St. Walburge Church and Preston Cenotaph
Building Analysis Project
St. Walburge Church (Joseph Hansom, 1850-73) and Preston Cenotaph (Sir Giles Gilbert Scott, 1926)
Pearce Chapman 20624860
Module Code: AO1005
Module Leader: Adam Evans
Word Count: 2051 (excluding endnotes and textboxes)
Table of Contents:
Internal 5 External 5-6
Memorial or Monument 7
To compare two buildings is like trying to compare fire and water. Every building is built for its individual purpose; there are religious buildings, industrial buildings, residential buildings and educational buildings. To an architect each building is unique. The two buildings which I am going to discuss are: the Church of St. Walburge (recently renamed as Shrine of St. Walburge but for the duration of this comparison I shall continue to refer to St. Walburge as a Church) designed by Gothic revival architect Joseph Hansom and Preston Cenotaph designed by Sir Giles Gilbert Scott.
The word building, as defined by the Oxford Dictionary (2014); is a verb of the word build “A structure with a roof and walls”i which can hardly be applied to the latter of the two buildings I am comparing, however a synonym of building is structure and I feel that this is a more appropriate term for the cenotaph, as it has neither a roof or walls.
The Church of St. Walburge began construction in May 1850 and was officially opened on the 3rd August 1854, the church was later extended in 1873 with the addition of a polygonal sanctuary and the 35 foot (11 meters) high window as seen in Figure 1. Built by already infamous architect Joseph Hansom, who invented the Hansom cab and founding the magazine The Builder ii(now known as Building). St. Walburge was made a Grade I listed building in June 1950. Hansom’s building style is typical of the Gothic revival period with its pointed arches, high vaulted ceilings, steeply pitched roof and decorative façade.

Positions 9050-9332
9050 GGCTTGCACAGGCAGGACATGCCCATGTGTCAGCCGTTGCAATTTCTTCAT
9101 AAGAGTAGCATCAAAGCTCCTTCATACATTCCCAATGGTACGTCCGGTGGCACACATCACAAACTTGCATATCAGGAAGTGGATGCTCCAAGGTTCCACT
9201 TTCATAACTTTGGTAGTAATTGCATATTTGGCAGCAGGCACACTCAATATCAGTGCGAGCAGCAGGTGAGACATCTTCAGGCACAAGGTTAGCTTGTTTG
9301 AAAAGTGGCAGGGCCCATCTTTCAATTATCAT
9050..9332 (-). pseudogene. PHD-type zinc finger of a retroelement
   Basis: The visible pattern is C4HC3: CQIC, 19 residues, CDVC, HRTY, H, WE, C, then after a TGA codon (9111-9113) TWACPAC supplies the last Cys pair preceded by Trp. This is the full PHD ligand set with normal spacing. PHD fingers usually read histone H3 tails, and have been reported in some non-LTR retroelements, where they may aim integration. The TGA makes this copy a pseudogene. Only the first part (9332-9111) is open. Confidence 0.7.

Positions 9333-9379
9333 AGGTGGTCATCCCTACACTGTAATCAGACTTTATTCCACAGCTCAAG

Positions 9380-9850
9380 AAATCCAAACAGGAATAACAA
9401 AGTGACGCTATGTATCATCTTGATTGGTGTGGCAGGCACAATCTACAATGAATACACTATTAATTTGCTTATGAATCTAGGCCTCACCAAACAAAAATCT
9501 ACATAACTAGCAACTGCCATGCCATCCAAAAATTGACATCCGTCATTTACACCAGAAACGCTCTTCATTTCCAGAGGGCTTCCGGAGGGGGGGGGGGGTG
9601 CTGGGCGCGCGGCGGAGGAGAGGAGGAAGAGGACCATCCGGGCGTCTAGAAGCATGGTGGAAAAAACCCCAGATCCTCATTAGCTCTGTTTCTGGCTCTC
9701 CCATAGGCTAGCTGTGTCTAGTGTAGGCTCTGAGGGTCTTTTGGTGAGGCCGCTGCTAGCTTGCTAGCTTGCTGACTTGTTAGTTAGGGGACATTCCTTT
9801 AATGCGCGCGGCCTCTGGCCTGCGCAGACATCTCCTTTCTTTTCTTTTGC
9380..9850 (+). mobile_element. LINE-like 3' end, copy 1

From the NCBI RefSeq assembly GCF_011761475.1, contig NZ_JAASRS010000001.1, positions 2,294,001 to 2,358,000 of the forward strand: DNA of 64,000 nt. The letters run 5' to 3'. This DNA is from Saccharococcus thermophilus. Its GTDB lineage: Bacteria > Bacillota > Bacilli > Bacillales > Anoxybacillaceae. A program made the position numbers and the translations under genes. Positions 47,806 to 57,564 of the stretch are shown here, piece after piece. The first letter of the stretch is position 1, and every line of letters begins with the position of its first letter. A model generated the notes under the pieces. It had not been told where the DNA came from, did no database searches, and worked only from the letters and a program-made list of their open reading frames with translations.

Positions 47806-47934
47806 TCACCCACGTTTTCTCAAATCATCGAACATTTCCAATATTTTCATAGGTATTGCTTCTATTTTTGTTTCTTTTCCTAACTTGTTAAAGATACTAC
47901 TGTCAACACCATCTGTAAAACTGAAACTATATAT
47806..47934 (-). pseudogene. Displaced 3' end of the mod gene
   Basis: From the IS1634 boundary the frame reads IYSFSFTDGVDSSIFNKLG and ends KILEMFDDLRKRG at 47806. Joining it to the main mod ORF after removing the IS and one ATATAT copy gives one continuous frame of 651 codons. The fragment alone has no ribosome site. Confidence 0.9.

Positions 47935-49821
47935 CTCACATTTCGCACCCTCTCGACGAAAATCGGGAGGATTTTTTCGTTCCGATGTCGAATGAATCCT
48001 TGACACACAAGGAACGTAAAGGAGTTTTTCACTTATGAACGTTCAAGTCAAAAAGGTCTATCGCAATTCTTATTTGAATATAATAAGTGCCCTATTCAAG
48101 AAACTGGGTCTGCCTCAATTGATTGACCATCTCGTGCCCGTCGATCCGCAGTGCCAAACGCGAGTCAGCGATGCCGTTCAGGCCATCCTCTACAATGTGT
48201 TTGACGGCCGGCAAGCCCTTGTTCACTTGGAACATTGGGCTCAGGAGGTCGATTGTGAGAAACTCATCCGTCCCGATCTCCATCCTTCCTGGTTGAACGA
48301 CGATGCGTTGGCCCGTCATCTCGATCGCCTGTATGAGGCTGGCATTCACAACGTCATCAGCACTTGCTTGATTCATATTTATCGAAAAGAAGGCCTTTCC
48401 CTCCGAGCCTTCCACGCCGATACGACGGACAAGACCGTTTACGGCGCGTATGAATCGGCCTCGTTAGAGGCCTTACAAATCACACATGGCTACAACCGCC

Preston Cenotaph was unveiled by Admiral of the Fleet Earl Jellicoe of Scapa on 13th June 1926. The word Cenotaph means empty coffin. Preston Cenotaph has a sarcophagus at the top of the monument, with cherubs and strands of foliage carved around it.iii Sir Gilles Gilbert Scott was the architect responsible for the design of the Cenotaph in the center of Preston. Sir Gilles Scott has an impressive repertoire, having worked on Liverpool Cathedral, Waterloo Bridge, and Battersea Power Station. He is also the architect who is responsible for the red telephone box that is common place on the streets of Britain.
Interestingly both of these architects liked to work in similar styles. Scott liked to work in a Gothic style, mixing Gothic tradition with modernism. While Hansom focused mainly on Gothic Revival as was common during Hansom’s era.
Architects design space; not buildings. Eighteenth-century philosopher Immanuel Kant described space as ‘a priori’ which roughly means ‘already given’. Colin Davies (2011) goes on to explain that the world would be unimaginable without space. When asked what space is the vast majority of people would answer, an empty void, similar to how we imagine the vast darkness that sits just outside the Earth’s atmosphere. However we know that space is not empty. We know that there are planets, stars, suns, black holes and so much more, although there are incredible distances between stars, between planets; we categorically know that space is not empty.
Space is infinite. Architects create space; space to go to and pray, space to remember and honour the dead, space to learn.
Traditionally the internal space of a building is described as the area within a boundary, more often than not this boundary is the four walls